The first-ever tweet was sent out into the Internet abyss on March 21, 2006, by Twitter co-founder and CEO Jack Dorsey (@Jack)
. Since then, Twitter -- which originally aimed to serve as nothing more than an SMS-messaging platform where friend groups could keep tabs on each other -- has taken on an enormous life of its own and become a popular platform for event promotion.
"The main piece of advice I have for planners is to stop marketing meetings as if they're one-time events," says Michael Brenner (@BrennerMichael)
, author, keynote speaker and CEO of Marketing Insider Group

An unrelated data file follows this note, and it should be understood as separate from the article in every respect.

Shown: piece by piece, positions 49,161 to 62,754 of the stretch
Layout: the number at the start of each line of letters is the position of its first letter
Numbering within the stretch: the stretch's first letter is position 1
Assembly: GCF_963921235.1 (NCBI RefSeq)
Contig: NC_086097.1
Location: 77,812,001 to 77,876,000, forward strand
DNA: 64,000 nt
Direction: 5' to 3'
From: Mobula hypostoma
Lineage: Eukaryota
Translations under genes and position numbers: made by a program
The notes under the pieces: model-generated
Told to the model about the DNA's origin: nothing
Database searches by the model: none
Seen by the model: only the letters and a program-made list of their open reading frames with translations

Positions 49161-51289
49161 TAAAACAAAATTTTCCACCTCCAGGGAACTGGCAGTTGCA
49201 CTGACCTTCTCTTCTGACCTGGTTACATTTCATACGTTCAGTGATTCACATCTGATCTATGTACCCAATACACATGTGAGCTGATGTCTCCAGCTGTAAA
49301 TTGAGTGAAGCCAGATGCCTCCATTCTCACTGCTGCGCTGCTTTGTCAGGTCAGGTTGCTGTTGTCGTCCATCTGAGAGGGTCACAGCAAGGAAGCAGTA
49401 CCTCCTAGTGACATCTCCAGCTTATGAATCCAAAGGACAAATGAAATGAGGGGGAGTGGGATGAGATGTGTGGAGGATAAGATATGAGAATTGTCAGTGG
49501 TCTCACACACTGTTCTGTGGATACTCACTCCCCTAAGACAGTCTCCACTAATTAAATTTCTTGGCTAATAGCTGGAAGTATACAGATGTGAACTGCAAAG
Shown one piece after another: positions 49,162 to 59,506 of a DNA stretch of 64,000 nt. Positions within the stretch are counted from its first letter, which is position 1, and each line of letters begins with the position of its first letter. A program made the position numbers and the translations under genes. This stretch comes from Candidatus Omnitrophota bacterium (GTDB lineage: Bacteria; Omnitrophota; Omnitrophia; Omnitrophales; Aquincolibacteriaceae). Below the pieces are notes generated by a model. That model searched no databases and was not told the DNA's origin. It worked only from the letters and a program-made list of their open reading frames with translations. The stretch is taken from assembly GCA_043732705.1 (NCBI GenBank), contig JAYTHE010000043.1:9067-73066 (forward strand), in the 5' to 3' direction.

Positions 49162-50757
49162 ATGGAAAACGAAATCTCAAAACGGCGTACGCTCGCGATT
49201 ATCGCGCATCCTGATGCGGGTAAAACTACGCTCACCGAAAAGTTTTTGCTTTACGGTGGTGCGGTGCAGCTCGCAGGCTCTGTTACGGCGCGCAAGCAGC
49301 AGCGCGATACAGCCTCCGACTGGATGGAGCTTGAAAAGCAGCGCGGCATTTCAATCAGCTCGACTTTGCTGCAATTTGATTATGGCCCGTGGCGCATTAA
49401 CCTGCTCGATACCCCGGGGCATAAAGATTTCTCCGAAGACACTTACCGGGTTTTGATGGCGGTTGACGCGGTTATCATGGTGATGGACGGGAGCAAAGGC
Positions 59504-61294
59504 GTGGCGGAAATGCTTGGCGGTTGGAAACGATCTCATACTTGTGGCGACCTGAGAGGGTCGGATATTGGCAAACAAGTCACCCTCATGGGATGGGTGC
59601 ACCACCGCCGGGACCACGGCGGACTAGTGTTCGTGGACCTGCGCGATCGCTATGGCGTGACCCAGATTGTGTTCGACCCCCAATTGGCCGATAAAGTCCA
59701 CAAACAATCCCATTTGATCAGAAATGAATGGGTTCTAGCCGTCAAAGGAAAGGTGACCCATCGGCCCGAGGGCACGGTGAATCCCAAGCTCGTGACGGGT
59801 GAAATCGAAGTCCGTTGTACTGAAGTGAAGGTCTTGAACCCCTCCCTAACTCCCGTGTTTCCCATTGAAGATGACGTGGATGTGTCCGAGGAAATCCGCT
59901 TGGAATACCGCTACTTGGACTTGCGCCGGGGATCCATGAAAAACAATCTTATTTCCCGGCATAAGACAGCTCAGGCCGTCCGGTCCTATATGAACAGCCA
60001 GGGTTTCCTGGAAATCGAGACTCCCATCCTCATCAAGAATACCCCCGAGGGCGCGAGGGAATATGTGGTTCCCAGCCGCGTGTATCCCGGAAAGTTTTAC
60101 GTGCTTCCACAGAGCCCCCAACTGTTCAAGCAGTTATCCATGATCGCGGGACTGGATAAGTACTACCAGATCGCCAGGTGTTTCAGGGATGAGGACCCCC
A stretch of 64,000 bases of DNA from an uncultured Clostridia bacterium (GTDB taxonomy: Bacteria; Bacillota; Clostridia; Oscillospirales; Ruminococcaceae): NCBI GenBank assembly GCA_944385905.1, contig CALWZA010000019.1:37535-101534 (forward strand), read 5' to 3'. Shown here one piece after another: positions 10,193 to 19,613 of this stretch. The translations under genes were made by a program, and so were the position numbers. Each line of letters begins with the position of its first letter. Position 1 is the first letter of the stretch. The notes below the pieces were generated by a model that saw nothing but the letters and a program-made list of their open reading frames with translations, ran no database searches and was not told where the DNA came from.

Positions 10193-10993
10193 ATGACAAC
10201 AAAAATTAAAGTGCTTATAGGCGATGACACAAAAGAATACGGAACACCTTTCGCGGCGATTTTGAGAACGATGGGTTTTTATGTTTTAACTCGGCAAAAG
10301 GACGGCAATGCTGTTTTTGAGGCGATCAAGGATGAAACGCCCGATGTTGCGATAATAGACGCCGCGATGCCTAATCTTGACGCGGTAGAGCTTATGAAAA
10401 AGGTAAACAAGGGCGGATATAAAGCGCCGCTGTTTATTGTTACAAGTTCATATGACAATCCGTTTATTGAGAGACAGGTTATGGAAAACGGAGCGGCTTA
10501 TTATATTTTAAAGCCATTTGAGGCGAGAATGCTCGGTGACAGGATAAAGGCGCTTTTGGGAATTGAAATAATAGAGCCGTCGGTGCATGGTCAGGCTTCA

. "The mindset needs to change. Meetings should not be looked at as having a beginning and an end; nor should the event's social media strategy." Brenner says that Twitter is a great tool for marketing and connecting on a long-term basis. The key, he says, is remaining consistent in the quantity and quality of content you tweet. Jeff Hurt (@JeffHurt)
, CEO of Empowered Epiphanies, a business consulting group, agrees. "I see too many meeting professionals blandly tweeting registration deadlines, fees and register-now tweets, and leaving it at that. That method bores people's brains and might lead them to ignore your posts."
Read the full story on NorthstarMeetingsGroup.com
for more tips on how to use Twitter to prolong the lifecycle, exposure and reach of an event.